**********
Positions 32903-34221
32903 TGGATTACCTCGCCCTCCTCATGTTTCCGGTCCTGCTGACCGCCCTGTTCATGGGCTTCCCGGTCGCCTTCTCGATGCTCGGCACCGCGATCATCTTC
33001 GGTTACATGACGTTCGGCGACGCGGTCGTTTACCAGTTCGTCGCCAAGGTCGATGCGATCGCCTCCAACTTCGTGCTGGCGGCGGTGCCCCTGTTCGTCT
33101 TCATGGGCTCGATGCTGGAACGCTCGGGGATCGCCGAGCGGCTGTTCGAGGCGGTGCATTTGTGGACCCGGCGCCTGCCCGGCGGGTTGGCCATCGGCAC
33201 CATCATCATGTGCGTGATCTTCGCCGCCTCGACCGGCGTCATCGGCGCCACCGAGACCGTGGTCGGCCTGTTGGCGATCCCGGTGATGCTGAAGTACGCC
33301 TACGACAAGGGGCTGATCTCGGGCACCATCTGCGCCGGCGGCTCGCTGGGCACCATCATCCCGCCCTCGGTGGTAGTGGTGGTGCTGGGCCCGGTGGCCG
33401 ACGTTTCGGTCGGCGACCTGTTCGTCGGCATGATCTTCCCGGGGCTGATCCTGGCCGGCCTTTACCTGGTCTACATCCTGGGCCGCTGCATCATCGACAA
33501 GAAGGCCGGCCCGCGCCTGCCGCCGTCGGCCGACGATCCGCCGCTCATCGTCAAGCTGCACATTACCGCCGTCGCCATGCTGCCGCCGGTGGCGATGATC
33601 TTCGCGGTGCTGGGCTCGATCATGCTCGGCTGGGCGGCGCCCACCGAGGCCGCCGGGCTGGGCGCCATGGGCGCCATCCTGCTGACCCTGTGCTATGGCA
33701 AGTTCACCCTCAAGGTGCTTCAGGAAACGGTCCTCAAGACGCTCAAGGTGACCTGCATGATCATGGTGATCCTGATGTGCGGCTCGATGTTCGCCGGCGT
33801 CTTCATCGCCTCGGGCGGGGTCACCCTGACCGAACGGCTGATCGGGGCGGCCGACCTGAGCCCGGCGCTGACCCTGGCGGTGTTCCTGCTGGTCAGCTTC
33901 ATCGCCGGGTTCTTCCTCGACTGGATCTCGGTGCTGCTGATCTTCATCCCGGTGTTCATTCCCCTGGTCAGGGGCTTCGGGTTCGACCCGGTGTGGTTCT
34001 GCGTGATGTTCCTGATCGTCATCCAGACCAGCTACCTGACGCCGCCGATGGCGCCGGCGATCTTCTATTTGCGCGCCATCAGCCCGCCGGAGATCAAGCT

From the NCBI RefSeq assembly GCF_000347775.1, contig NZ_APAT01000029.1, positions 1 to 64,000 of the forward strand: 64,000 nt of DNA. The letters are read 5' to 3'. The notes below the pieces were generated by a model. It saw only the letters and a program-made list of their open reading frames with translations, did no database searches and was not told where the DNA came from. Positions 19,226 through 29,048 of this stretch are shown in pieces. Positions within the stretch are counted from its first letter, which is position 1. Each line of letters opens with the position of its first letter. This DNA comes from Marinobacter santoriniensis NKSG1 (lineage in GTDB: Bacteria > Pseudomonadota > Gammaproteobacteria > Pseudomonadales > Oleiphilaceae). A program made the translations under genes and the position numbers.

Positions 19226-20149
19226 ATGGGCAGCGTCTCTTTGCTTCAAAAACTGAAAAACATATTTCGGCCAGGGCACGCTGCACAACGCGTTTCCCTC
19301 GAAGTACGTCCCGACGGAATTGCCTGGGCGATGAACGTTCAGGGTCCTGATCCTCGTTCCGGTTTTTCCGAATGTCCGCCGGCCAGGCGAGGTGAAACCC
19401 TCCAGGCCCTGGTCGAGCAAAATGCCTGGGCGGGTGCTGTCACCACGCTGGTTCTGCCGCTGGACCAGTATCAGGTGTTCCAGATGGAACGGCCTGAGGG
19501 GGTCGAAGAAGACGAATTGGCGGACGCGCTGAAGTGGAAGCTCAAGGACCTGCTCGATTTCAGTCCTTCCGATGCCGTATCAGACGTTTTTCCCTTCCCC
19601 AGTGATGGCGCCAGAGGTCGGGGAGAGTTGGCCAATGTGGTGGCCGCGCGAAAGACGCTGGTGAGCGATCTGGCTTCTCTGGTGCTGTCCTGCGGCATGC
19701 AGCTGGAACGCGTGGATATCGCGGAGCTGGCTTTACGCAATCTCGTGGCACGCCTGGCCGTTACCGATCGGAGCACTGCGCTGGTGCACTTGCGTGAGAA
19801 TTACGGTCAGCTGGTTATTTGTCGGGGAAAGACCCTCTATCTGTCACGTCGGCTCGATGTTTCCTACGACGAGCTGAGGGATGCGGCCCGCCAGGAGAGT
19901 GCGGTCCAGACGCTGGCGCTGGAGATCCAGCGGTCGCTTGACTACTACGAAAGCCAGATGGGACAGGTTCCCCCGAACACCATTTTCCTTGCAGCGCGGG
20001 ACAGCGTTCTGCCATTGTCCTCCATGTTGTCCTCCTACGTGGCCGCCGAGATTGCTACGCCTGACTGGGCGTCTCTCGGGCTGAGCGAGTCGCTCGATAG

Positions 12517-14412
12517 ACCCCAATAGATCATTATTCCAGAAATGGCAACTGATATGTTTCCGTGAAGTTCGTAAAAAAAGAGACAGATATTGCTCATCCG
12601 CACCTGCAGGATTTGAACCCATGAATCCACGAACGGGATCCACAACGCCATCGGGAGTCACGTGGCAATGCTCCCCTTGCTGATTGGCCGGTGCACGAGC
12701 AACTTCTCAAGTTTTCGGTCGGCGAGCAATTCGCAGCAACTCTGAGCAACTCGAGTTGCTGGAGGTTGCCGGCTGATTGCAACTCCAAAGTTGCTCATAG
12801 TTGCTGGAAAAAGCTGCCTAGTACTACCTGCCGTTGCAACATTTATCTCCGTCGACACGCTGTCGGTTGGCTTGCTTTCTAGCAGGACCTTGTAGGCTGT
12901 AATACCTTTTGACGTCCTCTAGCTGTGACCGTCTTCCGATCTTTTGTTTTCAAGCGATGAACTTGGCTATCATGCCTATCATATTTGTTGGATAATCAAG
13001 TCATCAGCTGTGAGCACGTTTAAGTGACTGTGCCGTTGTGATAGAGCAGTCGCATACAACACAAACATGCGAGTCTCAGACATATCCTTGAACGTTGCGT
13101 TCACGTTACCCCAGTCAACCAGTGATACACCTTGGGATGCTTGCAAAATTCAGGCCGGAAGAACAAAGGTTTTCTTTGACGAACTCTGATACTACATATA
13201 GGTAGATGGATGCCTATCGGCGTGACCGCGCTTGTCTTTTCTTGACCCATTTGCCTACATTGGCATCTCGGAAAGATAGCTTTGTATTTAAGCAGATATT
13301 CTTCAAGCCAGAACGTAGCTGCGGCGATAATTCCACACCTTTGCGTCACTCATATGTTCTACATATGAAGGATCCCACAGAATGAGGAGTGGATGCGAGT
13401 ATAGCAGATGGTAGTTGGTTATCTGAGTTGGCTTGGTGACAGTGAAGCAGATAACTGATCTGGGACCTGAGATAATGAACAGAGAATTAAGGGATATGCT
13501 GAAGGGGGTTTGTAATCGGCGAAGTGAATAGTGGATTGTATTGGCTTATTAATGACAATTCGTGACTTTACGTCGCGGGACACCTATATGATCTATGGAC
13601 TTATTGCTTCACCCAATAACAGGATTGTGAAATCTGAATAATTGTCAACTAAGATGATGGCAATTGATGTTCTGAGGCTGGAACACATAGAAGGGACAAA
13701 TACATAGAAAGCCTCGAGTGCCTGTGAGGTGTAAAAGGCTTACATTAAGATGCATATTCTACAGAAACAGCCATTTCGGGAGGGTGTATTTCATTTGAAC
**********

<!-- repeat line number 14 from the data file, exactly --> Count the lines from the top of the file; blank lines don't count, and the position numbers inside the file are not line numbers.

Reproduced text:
From the NCBI RefSeq assembly GCF_000347775.1, contig NZ_APAT01000029.1, positions 1 to 64,000 of the forward strand: 64,000 nt of DNA. The letters are read 5' to 3'. The notes below the pieces were generated by a model. It saw only the letters and a program-made list of their open reading frames with translations, did no database searches and was not told where the DNA came from. Positions 19,226 through 29,048 of this stretch are shown in pieces. Positions within the stretch are counted from its first letter, which is position 1. Each line of letters opens with the position of its first letter. This DNA comes from Marinobacter santoriniensis NKSG1 (lineage in GTDB: Bacteria > Pseudomonadota > Gammaproteobacteria > Pseudomonadales > Oleiphilaceae). A program made the translations under genes and the position numbers.